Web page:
Policy Dilemma with Fossil Fuel

  • IASbaba
  • August 5, 2021
  • 0
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  • GS-2: Government policies and interventions for development in various sectors and issues arising out of their design and implementation.
  • GS-3: Indian Economy and issues relating to planning, mobilization, of resources.

Policy Dilemma with Fossil Fuel

Context: Recent Extreme Weather events

  • In China, 1.2 million people were displaced in the province of Henan by what was reported as a “once in a 1,000-year downpour”. 
  • In Russia, the Siberian city of Yakutsk, better known for its subzero winter temperatures faced the “worst-ever air pollution” because of smoke from 200 nearby wildfires. 
  • In Europe, flash floods killed approximately 200 people in Germany and Belgium. 
  • And in North America, city after city was scorched by unprecedentedly high temperatures.

In this background of destruction caused by climate change, the Ministry of Petroleum and Natural Gas faces a policy dilemma – how to redefine the supply-side priorities in the face of the imperatives of Atma Nirbharta when about 85% fossil fuels are still imported.

Issues plaguing the oil & Natural gas sector 

  1. Exploration and Production(EP) in India is a high-risk activity
  • Whilst India may well be sitting on substantial hydrocarbon reserves, as is claimed by our petroleum scientists, these reserves are not easy to locate and, even when located, difficult to develop and produce on a commercial basis. 
  • Bulk of the recently discovered reserves are in complex geological structures and harsh terrain (Himalayan foothills or deep waters offshore). 
  • The risk of EP is even greater today because of the longer-term structural softness of the petroleum market (i.e. falling prices in petroleum market due to rise of renewable energy)
  1. Poor Productivity 
  • The average oil recovery rate in India was around 28 per cent. That is, for every 100 molecules discovered, only 28 were monetised.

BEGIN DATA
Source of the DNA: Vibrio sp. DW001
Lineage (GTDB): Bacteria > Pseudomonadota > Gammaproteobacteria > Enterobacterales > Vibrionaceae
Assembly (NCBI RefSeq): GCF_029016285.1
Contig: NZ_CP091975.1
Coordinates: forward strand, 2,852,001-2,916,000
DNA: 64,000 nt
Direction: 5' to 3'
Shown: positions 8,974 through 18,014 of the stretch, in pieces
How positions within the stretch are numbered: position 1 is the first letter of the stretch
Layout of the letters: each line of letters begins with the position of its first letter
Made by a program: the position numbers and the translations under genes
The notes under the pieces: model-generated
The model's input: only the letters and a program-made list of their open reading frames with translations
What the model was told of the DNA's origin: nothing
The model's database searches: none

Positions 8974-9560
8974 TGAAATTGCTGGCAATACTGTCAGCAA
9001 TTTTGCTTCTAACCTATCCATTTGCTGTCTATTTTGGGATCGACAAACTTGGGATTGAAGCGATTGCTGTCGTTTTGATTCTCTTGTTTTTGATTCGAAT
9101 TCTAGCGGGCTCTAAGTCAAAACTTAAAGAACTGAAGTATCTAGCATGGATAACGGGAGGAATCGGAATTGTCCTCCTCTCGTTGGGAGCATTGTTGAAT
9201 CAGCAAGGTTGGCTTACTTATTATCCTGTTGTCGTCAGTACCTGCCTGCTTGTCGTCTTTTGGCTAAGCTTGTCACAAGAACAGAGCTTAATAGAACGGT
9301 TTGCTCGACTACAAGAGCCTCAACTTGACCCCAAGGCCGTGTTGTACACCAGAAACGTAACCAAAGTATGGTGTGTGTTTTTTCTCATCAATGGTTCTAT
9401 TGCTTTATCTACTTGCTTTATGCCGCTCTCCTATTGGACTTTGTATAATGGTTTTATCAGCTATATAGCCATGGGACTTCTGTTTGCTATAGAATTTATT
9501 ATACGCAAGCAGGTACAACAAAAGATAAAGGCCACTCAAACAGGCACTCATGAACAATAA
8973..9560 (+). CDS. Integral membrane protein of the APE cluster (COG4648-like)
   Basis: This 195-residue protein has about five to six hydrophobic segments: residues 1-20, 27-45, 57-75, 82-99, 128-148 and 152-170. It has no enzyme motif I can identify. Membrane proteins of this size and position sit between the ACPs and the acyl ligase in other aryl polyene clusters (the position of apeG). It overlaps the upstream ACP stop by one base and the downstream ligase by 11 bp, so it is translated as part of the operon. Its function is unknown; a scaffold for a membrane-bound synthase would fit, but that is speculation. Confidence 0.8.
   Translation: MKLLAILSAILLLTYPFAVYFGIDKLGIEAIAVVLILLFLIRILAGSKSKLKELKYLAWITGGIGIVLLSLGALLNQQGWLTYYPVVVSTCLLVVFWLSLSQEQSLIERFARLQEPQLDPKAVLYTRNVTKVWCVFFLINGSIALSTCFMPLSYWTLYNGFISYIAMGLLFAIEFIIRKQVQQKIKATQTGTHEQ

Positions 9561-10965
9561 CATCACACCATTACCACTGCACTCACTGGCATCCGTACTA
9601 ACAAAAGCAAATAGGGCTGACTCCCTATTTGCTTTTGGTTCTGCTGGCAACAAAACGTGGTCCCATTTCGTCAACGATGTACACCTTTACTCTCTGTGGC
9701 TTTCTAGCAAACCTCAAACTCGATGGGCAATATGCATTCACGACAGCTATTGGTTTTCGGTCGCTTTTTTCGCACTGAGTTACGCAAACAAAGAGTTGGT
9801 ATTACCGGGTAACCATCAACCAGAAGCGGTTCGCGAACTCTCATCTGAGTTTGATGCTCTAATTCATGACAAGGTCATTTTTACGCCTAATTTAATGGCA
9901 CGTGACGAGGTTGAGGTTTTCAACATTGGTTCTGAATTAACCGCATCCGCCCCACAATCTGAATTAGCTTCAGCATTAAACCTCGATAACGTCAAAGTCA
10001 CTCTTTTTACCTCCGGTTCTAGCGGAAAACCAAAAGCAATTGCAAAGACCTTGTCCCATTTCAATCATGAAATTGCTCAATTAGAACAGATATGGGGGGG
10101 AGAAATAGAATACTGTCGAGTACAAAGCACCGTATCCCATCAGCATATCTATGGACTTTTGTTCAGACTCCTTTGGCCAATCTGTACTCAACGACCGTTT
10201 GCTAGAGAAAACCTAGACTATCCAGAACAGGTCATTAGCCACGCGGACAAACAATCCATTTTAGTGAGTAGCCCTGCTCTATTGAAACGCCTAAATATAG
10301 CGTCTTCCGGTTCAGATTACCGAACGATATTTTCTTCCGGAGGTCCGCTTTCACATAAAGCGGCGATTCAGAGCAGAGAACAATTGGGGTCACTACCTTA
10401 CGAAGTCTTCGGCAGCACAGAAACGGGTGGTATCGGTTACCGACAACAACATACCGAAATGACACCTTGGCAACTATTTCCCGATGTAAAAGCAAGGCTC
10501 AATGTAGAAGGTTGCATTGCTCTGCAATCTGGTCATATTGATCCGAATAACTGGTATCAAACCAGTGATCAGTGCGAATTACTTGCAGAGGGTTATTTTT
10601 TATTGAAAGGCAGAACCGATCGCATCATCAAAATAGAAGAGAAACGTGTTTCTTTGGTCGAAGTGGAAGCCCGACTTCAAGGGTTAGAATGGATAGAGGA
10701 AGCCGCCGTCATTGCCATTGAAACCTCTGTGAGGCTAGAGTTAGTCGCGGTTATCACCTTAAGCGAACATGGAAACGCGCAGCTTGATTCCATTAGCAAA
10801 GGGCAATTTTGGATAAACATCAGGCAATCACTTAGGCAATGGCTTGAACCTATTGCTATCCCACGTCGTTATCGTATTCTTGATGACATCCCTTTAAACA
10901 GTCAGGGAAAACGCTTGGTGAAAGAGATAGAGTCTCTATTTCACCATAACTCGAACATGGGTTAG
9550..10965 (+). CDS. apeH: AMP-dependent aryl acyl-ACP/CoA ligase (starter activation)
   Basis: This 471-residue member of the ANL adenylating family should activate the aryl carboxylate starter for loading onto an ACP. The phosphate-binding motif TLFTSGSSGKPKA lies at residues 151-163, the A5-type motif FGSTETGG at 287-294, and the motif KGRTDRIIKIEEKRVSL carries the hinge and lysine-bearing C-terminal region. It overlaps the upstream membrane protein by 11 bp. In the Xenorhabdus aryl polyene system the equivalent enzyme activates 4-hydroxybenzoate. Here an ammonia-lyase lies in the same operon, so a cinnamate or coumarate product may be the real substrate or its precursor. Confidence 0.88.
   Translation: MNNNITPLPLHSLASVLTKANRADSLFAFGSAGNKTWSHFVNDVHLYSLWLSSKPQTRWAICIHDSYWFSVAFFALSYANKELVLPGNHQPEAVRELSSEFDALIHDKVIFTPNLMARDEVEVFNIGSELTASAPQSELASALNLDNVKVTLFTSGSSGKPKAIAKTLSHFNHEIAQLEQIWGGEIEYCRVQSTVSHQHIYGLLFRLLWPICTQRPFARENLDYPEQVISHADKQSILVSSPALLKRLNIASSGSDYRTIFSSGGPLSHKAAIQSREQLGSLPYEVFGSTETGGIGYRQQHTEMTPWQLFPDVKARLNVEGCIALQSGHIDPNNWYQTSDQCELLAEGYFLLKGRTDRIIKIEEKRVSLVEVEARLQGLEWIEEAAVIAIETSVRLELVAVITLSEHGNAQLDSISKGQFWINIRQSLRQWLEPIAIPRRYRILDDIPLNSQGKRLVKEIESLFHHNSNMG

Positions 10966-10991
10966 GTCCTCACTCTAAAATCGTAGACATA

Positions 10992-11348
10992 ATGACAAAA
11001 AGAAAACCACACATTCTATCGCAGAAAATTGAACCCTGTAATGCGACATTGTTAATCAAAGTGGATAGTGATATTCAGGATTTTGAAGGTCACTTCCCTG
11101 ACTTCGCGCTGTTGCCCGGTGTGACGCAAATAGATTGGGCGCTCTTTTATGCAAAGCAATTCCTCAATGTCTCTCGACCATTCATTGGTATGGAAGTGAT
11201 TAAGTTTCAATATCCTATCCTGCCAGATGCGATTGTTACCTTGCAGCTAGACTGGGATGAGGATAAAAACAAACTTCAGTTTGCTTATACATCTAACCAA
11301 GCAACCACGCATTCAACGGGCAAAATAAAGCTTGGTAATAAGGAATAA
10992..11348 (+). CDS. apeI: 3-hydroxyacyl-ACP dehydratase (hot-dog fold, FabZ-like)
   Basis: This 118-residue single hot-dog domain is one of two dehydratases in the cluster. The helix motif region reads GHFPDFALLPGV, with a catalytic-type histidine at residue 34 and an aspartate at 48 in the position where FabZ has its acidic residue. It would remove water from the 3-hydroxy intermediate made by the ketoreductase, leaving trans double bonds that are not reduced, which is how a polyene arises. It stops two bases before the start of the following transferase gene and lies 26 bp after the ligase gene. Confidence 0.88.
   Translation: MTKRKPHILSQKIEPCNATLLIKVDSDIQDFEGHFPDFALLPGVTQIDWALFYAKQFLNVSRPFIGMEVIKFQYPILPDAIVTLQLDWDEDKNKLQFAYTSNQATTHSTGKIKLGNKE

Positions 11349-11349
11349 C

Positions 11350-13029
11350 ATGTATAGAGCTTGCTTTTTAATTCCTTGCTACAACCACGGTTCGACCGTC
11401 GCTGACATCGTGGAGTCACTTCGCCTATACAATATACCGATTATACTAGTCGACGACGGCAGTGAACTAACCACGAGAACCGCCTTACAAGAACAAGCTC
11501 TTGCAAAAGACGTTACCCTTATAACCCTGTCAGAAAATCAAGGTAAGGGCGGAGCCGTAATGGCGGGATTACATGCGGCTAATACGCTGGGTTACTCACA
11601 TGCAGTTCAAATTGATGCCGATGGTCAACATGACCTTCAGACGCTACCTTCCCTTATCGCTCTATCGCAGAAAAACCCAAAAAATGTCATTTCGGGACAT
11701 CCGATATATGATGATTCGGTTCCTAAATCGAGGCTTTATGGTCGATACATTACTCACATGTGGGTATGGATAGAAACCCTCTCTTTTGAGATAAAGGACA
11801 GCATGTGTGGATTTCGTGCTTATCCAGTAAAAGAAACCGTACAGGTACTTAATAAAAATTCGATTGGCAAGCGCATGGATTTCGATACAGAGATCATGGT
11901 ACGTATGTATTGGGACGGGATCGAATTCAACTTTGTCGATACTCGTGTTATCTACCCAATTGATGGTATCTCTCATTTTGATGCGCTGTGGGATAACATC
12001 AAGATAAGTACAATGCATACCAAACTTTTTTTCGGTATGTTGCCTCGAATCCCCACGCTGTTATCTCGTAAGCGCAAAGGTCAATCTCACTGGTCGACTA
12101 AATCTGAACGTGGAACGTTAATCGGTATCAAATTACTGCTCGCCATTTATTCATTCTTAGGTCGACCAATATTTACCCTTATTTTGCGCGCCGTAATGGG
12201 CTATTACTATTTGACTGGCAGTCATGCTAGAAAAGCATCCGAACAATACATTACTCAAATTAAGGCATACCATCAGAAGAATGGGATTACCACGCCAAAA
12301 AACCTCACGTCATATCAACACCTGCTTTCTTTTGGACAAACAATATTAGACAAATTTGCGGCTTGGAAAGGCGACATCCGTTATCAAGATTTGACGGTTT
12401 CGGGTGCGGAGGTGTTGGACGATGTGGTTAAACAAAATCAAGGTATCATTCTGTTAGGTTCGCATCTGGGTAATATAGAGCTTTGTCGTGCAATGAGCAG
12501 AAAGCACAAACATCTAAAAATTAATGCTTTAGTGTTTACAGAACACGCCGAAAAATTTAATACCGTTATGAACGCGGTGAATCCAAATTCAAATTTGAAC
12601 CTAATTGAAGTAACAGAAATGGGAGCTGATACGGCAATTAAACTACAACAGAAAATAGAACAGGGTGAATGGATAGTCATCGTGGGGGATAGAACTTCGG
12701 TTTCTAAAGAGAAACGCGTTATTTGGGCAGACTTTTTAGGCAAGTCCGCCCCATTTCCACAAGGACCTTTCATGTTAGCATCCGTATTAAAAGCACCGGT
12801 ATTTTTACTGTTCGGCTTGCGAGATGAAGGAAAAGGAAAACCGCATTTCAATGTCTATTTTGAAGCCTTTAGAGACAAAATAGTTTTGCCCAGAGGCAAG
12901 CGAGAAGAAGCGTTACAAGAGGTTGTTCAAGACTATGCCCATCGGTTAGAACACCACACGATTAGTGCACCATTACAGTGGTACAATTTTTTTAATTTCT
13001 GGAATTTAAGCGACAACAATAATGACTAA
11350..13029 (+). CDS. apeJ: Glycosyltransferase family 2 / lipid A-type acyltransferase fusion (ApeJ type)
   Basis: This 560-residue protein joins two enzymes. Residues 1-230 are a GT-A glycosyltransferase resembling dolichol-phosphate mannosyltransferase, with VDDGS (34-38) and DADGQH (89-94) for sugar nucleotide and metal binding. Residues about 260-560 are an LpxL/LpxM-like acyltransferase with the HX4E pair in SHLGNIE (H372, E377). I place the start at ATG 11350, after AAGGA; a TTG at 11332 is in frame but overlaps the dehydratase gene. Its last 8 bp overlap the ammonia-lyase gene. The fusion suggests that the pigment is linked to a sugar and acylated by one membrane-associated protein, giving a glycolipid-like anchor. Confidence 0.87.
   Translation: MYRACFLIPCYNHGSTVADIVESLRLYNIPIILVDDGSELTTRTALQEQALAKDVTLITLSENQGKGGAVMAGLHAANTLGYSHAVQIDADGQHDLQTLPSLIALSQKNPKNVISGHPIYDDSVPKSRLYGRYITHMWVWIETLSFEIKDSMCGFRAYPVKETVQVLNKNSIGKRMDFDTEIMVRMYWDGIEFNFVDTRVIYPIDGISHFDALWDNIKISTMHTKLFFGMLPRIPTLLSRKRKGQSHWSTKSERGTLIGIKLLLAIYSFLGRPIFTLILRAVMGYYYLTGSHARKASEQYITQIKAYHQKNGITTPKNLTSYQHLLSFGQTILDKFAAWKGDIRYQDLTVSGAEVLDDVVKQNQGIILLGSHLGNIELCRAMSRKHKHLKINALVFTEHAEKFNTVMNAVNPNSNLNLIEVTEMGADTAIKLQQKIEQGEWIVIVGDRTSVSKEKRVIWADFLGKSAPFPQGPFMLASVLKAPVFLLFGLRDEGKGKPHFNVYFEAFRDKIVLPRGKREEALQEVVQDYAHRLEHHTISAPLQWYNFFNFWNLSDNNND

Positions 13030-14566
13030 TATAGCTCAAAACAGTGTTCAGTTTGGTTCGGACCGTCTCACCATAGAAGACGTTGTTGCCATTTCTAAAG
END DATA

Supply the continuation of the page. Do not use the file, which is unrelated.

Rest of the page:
• This number did not compare well with the global average of around 45 per cent for fields of comparable geology.
  • This is due to factors like difficult geology, inefficient PSUs and lack of modern technologies.
  1. Vulnerable to Market Fluctations
  • Oil & Natural gas can face unexpected supply disruptions.
  • Pre-Covid, India imported approximately 4.5 million barrels of oil, of which 50 per cent or so came from the Middle East, predominantly Saudi Arabia, Iraq and Iran. 
  • This region faces deep political and social fault lines and there is no knowing when the supply lines might get ruptured.
  1. Presence of Multiple PSUs
  • In the upstream sector there are multiple PSUs like ONGC BPCL, IOC, HPCL, and GAIL that leads to “avoidable” costs of intra public sector competition and inefficiencies of “sub scale” operations 

Way Ahead

  • Using enhanced oil recovery (EOR) technology that offers a relatively low-risk avenue for increasing domestic production.
  • Building contingency safeguards like buffer stocks of around 35 days (presently 12 days) so as to cushion international shocks. This should be done by constructing a cavern in Jamnagar, the entrepôt that receives approximately 60% of India’s crude oil imports and is well connected through tanks and pipelines to the hinterland refineries.
  • Restructure and reorganise the public sector petroleum companies: the upstream assets should be consolidated under ONGC (the upstream assets of BPCL, IOC, HPCL, and GAIL should pass onto ONGC) and GAIL should be unbundled into a public utility gas pipeline company.Hereafter, these companies should be encouraged to look beyond hydrocarbons to build an “energy” enterprise.


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